A number of people who write murder mysteries provide some kind of background for their settings. Nevada Barr has national parks, Martha Grimes had British pubs, Diane Mott Davidson has a catering service, Susan Conant has malemutes...and Rosemary Boyd has an itinerant opera troupe. When done well, these stories are as good for the background one imbibes as for the plotting and action themselves. Fortunately, Boyd appears to know well the various fascinating details of the lives of opera companies traveling around Europe, performing a few nights in one place, then moving on to the next. This should come as no surprise, of course, given that Ms. Boyd's daughter was involved in just that life for a number of years.
Anyway, the two principals in Così fan Tutte, who had previously been the best of friends, suddenly have a major row just before the curtain is to rise. One of them gets sick during the first act, and dies an agonizing death back stage. The company's hair dresser makes an off-hand comment to the understudy for the stricken diva that the bad blood between the two principals is likely related to something that happened in the Hungarian home town of the one of the divas back before World War II. Apparently, the murdered woman's mother had lived there at the time as well. So, the protagonist, understudy Deanne Brown, investigates. She has some facility at this, we are told, because her mother is a famous writer of mysteries and her father is a forensic chemist.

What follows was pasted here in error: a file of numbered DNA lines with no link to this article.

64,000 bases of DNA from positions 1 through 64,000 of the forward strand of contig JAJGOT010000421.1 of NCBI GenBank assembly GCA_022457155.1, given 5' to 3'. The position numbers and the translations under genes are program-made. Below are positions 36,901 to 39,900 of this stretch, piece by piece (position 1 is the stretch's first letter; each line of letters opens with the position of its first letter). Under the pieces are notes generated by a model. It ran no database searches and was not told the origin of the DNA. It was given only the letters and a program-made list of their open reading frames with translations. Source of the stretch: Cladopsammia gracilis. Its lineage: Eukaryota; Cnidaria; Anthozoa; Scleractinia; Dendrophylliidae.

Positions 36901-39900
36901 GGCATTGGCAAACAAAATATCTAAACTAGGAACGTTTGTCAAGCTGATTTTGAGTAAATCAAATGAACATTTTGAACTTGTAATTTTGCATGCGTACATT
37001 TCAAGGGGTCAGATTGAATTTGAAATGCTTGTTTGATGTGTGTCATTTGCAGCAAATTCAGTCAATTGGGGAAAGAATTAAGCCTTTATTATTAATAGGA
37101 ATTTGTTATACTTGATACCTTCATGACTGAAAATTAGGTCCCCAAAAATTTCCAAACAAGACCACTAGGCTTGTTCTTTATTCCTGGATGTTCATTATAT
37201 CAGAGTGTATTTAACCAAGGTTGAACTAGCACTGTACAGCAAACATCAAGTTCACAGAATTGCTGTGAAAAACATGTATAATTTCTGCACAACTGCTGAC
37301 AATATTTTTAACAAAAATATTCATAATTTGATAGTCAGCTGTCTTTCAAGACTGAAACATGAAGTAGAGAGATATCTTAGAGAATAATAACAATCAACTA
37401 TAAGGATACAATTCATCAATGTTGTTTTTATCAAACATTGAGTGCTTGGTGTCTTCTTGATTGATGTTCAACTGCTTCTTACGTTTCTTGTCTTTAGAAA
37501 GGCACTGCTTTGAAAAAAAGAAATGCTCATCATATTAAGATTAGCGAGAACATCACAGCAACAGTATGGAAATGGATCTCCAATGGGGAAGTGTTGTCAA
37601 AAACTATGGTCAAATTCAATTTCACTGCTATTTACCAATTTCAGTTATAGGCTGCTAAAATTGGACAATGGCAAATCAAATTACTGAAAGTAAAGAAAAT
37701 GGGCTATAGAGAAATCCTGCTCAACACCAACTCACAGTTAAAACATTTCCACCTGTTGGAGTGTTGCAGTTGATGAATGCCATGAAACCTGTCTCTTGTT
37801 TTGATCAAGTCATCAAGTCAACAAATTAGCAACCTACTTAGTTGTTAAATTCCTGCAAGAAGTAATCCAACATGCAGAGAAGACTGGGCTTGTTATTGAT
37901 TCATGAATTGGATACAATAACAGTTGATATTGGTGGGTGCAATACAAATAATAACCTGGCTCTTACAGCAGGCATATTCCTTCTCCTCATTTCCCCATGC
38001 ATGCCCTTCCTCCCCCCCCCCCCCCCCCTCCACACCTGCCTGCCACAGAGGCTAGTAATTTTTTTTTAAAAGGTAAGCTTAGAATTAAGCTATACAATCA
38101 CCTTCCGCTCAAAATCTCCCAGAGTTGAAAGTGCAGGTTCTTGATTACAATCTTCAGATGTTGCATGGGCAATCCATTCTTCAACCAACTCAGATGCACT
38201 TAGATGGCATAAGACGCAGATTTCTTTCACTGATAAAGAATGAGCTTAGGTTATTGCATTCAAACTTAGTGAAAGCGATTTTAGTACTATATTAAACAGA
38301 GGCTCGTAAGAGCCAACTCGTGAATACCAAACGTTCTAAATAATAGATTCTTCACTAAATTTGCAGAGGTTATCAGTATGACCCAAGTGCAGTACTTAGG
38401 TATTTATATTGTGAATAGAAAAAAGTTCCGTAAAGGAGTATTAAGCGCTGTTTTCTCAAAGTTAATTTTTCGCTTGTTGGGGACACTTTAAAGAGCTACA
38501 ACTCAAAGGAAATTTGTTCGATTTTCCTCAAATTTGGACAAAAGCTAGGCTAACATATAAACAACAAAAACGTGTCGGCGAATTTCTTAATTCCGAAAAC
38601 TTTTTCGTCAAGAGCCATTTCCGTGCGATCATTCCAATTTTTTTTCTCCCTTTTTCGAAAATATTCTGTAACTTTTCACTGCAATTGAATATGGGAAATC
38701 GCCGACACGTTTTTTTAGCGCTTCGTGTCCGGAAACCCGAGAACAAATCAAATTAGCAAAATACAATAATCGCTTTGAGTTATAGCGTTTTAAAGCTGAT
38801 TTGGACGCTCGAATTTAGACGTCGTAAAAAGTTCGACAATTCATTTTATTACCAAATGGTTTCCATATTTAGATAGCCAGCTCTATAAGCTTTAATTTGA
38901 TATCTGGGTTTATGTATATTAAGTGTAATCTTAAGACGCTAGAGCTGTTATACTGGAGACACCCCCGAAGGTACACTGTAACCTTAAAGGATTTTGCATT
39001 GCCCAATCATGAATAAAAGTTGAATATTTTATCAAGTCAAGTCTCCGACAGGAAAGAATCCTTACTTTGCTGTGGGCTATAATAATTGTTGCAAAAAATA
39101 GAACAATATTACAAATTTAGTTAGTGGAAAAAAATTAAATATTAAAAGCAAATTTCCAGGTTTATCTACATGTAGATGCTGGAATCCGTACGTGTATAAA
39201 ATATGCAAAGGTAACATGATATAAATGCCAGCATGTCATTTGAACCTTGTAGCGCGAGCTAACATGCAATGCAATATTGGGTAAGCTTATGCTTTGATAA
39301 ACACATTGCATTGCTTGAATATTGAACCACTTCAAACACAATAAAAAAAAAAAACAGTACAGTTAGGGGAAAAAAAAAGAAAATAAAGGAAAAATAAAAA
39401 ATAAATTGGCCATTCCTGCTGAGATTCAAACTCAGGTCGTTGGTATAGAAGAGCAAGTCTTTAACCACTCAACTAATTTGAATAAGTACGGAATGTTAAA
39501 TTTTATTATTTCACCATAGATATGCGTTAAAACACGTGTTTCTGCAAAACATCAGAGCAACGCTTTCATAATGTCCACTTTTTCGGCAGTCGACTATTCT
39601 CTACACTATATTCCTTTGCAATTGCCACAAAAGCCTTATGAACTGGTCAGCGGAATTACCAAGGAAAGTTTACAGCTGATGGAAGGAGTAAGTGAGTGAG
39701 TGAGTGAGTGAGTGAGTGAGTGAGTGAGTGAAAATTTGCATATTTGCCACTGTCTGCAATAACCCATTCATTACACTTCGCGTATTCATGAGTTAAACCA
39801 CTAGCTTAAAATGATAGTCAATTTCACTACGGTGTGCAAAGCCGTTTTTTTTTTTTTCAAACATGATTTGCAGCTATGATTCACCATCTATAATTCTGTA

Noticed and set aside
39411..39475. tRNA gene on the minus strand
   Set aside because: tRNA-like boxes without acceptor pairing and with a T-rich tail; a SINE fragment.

So, we get a trip or two to Hungary, lots of background on the workings of an itinerant opera company, and the daily lives of the cast and crew, and so forth. It's all good fun.